Now these elements in one way or another were tried in this newest installment of the franchise. I see it as I've heard before as a "hit and miss" movie in which it got some key features to play out in the film, but lacked that essential tone T1 and T2 romantically portrayed.
I have talked in lengths with individuals on why this film didn't quite hit all of it's projected(we hope) targets and I haven't really heard a clear and analyzed answer. Some say it was the amount of sub-plots that were involved, the lack of plot, the empty character development, the slight cheesy factor, and or the overall weak story and unnecessary additions to the Terminator franchise. Although these all valid arguments to say the least and I would agree on them full heartily, I don't see it as the culprit of the problem here of why this film did not life up to it's expectations.
I think, like I said above in the first paragraph, that it was the direction the film was taken in perspective to it's overall tone and mood. God bless his soul, Stan Winston. For if he were alive I think we would have seen a more polished version of what we have now witnessed. I also think it was a bad part on McG for giving the O.K on the revised Terminator theme by veteran composer Danny Elfman. I don't know why in the hell the screened audiences gave the thumbs up on that one. Another issue of course is that most of the scenes were in broad day-light. I understand that McG wanted to get a different take on the war, but I don't think this was pulled off in any respects to what James Cameron had in mind for the war.(Shouldn't the sky be filled with pollution and dark particle manner from the nuclear explosions creating an ever-dark wasteland?) This was CRUCIAL and they blew it. I don't see why they didn't go with more night scenes. It is one of the strongest representative thematic elements portrayed in the Terminator 1 & 2.(I am not even going to mention T3 because of the ridiculous amount of mistakes made)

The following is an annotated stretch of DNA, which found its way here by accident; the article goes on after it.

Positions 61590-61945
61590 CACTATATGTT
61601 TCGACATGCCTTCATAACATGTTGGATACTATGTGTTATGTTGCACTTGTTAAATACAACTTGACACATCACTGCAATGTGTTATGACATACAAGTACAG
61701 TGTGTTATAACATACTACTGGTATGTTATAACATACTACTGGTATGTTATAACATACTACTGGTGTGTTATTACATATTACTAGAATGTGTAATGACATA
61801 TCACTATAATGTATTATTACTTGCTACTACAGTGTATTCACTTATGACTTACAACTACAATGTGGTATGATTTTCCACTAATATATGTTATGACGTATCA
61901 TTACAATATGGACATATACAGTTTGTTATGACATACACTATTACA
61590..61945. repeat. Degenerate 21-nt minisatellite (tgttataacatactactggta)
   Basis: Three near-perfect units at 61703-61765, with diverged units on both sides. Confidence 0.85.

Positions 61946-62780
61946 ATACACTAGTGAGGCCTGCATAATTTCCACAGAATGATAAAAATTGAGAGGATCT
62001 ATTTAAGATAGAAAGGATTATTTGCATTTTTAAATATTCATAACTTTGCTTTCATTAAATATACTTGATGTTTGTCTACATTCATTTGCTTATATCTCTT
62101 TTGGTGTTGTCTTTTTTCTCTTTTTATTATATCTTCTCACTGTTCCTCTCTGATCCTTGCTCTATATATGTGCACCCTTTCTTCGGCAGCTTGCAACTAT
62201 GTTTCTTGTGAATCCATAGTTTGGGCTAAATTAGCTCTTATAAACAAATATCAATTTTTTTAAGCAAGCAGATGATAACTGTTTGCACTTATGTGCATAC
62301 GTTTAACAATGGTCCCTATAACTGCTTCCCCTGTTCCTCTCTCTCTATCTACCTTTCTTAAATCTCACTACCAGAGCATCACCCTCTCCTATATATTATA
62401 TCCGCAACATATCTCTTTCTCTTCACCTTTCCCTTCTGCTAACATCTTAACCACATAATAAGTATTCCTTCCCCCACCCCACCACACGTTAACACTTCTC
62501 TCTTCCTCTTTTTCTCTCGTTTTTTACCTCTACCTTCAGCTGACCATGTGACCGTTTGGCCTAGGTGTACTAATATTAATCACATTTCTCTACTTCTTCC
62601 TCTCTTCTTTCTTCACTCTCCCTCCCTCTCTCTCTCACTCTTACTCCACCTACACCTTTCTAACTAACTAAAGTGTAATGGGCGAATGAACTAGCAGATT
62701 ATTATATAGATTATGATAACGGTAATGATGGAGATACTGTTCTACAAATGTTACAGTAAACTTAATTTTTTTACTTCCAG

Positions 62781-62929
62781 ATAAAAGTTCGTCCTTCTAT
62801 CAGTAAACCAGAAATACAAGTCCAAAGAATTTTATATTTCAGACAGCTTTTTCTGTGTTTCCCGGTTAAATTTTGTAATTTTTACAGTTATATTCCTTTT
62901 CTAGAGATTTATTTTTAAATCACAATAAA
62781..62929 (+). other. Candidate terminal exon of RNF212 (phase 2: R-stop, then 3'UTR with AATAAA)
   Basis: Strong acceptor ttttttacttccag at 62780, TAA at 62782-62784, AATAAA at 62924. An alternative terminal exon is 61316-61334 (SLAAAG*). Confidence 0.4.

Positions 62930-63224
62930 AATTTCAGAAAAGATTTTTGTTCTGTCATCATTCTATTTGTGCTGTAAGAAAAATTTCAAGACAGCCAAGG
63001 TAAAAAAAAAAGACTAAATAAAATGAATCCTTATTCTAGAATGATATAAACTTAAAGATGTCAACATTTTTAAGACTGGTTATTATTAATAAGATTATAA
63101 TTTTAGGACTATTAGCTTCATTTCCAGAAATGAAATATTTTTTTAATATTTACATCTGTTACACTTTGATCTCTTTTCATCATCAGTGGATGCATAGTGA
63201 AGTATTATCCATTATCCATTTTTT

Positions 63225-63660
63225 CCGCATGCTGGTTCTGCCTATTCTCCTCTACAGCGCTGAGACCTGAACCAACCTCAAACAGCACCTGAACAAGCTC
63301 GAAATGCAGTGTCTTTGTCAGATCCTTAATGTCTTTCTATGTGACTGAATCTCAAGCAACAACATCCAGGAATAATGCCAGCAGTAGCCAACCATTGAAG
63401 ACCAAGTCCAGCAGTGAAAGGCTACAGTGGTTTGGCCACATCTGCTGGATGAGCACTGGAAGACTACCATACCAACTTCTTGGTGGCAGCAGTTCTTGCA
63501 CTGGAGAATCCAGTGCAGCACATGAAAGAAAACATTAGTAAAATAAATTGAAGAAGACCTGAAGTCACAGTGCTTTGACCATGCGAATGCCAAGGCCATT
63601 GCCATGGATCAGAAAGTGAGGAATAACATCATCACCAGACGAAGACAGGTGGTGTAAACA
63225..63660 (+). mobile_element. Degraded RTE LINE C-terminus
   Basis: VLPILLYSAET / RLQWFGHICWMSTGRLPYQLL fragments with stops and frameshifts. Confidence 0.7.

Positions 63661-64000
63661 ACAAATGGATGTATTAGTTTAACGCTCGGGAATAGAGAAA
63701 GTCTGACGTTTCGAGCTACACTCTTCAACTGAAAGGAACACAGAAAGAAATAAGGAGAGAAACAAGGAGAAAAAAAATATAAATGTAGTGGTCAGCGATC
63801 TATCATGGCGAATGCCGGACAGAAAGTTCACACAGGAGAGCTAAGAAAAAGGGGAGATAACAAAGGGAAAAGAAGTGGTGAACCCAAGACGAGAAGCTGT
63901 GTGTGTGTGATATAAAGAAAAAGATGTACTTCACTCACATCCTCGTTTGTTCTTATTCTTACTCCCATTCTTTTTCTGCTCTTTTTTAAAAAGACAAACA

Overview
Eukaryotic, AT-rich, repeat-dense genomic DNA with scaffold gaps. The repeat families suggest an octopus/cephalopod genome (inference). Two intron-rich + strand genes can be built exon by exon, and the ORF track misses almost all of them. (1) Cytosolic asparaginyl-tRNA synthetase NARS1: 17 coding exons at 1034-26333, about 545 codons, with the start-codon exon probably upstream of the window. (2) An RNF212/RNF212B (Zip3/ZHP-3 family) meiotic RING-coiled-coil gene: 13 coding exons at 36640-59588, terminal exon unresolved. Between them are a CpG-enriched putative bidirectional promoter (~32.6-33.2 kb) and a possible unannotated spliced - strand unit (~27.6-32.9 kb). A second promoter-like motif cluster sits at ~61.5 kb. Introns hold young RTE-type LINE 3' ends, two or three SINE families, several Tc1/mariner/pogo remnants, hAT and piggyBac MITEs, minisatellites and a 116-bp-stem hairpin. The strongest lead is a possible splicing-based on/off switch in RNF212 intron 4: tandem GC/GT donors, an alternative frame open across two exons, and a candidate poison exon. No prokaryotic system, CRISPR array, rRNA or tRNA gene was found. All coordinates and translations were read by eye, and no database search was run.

The Rating: A main point that needs to be addressed for sure is the film's PG-13 rating. Of course they did this to appeal to a larger demographic of movie-goers, but they did it in expense of the true grit and bones that T1 and T2 had. I don't see why a Terminator film should be even considered for a PG-13 rating. Anything lower than an "R" rating does not do the title justice. The series is called Terminator for a reason...They are killing machines. THAT'S IT. I think that this is one of the biggest insults to the die-hard community of Terminator fans everywhere.
There is no room for Mediocrity in trying to follow up after T2: Judgment Day. Lets hope and pray that us as an online community hold the next bunch of crazies accountable for their creative actions for the next installment of the franchise.